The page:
Samsung vows to stop knackering Windows Update on your laptops
'We'll do that with an update for our software updater,' says Sammy
Samsung has promised to release a patch for its computers so that they no longer kill off automatic Windows updates from Microsoft.
On Wednesday, reverse-engineering specialist Patrick Barker blogged* about a program suspiciously called Disable_Windowsupdate.exe that is bundled on Sammy machines and shuts down automatic Windows Updates – including security updates.
Users have to remember to install updates from Microsoft manually, and if they opt for automatic installation, Samsung's software disables it. The firm's support staff told him that was to make sure Samsung's hardware drivers were not removed or overridden by Microsoft's upgrades.
While not as serious as Lenovo's Superfish debacle – where bundled code punched a hole in system security – Samsung's cockup has caused ructions. Now it has vowed that the issue will be fixed.
"Samsung has a commitment to security and we continue to value our partnership with Microsoft," a spokeswoman told El Reg.
"We will be issuing a patch through the Samsung Software Update notification process to revert back to the recommended automatic Windows Update settings within a few days. Samsung remains committed to providing a trustworthy user experience and we encourage customers with product questions or concerns to contact us directly."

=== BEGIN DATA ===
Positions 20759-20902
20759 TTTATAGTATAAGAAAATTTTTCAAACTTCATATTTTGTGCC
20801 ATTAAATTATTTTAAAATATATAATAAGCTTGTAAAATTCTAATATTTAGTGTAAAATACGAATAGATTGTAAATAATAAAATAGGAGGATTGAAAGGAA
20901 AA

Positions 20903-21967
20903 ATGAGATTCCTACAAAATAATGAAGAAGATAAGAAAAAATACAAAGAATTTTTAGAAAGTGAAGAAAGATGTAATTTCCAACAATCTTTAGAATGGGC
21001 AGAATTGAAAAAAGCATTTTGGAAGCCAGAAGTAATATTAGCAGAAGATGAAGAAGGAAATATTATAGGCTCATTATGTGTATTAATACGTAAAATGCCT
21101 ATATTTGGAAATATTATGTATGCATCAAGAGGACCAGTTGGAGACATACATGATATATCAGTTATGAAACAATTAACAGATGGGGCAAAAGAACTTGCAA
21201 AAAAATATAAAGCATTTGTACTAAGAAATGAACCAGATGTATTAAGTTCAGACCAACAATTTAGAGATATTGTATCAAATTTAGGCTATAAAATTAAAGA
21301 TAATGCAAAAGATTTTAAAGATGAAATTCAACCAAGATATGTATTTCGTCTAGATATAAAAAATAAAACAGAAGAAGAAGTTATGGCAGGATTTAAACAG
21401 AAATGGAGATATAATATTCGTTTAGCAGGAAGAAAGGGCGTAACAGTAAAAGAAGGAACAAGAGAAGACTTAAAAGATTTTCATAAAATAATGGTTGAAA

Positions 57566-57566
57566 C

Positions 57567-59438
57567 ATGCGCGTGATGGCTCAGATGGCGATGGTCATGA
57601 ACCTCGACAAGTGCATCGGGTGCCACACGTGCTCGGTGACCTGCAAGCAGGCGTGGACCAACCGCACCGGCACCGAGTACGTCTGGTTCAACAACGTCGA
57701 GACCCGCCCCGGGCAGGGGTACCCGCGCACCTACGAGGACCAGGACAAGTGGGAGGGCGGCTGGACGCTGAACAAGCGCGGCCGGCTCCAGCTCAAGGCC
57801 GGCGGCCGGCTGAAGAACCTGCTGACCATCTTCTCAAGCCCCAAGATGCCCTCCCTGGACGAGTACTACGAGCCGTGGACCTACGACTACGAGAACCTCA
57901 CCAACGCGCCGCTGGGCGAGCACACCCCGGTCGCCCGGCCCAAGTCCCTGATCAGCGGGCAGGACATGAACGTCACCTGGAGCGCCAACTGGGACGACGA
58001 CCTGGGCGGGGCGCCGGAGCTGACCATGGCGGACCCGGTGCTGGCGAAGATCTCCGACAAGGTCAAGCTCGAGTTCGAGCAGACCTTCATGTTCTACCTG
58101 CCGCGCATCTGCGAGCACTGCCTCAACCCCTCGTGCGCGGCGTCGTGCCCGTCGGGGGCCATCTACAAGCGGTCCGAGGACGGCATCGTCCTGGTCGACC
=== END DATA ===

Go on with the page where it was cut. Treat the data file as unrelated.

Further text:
Microsoft hasn't responded to a request for comment on Samsung's new position, but it's pretty clear that the Windows giant was not happy about the situation. Some South Korean executives may have been getting the rough side of Redmond's tongue.
The thought of a computer manufacturer disabling Windows Update will have had the Microsoft security team on edge. But there's also Windows 10 to consider.
When the new operating system comes out, Windows Update will feed in fixes continuously, and if you're not a business customer those updates are going to be coming over the wires constantly. Enterprise users get Windows Update for Business, which allows them to choose when to patch, presumably after the plebs have beta-tested them.
If Samsung's software is interrupting Microsoft's updates then not only are people going to be at risk, but it could affect system stability. Redmond wants the new roll out to go smoothly, and it's likely Sammy got slapped down hard over its driver shenanigans. ®
*The Register has since heard from Sysnative Forums, which told us that its staffers Richard Burgess (who has the handle of neimiro) and Brian Drab first flagged up the Samsung Windows Update snafu. Barker went on to collaborate with them on the issue.